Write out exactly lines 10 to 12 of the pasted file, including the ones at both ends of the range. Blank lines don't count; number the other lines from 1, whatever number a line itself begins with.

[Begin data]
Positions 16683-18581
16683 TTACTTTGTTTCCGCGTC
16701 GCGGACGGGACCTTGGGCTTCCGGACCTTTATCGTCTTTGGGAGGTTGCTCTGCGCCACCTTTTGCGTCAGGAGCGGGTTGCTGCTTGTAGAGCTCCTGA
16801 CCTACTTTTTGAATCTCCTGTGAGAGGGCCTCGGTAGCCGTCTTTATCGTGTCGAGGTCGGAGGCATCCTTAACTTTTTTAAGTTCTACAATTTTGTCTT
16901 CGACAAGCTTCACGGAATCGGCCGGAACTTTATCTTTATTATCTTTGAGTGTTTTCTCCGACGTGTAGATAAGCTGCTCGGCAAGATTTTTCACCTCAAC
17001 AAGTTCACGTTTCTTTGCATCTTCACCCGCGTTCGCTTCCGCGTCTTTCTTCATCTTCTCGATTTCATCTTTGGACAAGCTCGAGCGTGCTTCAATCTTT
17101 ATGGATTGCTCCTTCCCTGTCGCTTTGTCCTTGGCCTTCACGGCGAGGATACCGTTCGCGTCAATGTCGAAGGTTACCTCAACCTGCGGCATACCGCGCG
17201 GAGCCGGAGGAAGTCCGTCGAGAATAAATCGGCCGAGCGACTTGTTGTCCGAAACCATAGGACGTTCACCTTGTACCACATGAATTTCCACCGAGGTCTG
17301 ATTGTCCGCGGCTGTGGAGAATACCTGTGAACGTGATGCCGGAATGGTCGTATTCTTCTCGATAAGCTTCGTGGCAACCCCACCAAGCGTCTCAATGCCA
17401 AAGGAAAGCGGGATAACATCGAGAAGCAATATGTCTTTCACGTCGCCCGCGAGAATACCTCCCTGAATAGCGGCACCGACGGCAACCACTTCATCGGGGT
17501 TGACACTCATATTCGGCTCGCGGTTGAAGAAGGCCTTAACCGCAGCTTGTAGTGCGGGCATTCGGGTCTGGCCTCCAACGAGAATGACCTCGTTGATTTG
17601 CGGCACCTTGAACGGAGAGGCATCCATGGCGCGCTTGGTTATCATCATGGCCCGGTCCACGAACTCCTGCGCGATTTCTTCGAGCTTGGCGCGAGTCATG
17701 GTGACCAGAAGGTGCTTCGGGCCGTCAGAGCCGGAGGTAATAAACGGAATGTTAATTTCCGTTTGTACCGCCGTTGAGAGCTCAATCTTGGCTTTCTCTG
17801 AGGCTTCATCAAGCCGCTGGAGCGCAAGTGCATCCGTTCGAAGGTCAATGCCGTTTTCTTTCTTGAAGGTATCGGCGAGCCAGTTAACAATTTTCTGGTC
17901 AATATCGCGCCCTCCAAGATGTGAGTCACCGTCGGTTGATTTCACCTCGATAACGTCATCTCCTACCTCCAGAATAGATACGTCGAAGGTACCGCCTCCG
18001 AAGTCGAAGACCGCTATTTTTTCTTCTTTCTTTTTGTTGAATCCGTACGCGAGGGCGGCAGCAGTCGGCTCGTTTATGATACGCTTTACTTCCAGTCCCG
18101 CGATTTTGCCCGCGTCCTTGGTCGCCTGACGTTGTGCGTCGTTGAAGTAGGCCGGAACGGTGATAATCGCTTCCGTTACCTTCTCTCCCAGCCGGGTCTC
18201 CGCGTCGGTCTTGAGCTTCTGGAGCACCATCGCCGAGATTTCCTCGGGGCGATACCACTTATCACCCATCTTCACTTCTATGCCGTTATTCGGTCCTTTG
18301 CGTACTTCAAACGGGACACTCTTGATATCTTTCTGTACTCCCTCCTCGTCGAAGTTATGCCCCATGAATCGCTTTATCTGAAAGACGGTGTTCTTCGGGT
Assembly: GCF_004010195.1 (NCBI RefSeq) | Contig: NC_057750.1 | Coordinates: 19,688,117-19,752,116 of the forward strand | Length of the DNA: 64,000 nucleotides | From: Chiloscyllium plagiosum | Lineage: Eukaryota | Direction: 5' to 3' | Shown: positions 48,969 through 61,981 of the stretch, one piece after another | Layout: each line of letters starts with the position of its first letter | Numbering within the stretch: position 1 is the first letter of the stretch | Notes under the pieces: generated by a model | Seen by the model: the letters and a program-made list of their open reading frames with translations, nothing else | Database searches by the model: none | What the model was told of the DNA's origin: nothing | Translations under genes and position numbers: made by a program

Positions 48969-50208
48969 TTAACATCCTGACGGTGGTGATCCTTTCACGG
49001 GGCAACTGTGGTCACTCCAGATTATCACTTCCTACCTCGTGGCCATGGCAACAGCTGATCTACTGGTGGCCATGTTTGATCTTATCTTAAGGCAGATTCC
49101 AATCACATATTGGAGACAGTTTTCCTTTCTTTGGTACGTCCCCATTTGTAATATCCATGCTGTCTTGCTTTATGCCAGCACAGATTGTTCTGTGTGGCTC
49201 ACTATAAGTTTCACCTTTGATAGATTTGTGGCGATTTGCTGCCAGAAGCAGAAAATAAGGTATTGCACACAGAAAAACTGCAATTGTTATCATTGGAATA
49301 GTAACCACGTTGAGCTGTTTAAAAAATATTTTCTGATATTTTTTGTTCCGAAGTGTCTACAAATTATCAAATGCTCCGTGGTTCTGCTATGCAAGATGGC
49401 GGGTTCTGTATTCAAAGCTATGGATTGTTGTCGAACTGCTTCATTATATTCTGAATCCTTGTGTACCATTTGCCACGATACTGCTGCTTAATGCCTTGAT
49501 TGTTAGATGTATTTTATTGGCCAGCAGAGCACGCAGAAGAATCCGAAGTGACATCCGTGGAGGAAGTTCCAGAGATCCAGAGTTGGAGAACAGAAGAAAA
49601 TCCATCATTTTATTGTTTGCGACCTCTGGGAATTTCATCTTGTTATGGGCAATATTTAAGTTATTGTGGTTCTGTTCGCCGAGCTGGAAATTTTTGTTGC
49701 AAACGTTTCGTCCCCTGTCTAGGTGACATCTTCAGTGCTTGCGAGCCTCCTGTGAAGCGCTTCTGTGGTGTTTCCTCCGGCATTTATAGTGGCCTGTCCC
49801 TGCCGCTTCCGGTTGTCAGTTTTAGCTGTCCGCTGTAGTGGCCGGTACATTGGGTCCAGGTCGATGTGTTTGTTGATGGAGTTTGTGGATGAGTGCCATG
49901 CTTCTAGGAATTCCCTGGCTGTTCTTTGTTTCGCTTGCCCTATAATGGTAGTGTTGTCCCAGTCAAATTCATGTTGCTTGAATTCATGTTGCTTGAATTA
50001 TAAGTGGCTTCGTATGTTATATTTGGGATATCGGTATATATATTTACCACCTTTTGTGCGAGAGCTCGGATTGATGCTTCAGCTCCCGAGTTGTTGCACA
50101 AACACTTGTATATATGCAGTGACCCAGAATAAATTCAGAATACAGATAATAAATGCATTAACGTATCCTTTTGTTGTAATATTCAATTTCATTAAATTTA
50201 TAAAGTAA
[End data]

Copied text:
17401 AAGGAAAGCGGGATAACATCGAGAAGCAATATGTCTTTCACGTCGCCCGCGAGAATACCTCCCTGAATAGCGGCACCGACGGCAACCACTTCATCGGGGT
17501 TGACACTCATATTCGGCTCGCGGTTGAAGAAGGCCTTAACCGCAGCTTGTAGTGCGGGCATTCGGGTCTGGCCTCCAACGAGAATGACCTCGTTGATTTG
17601 CGGCACCTTGAACGGAGAGGCATCCATGGCGCGCTTGGTTATCATCATGGCCCGGTCCACGAACTCCTGCGCGATTTCTTCGAGCTTGGCGCGAGTCATG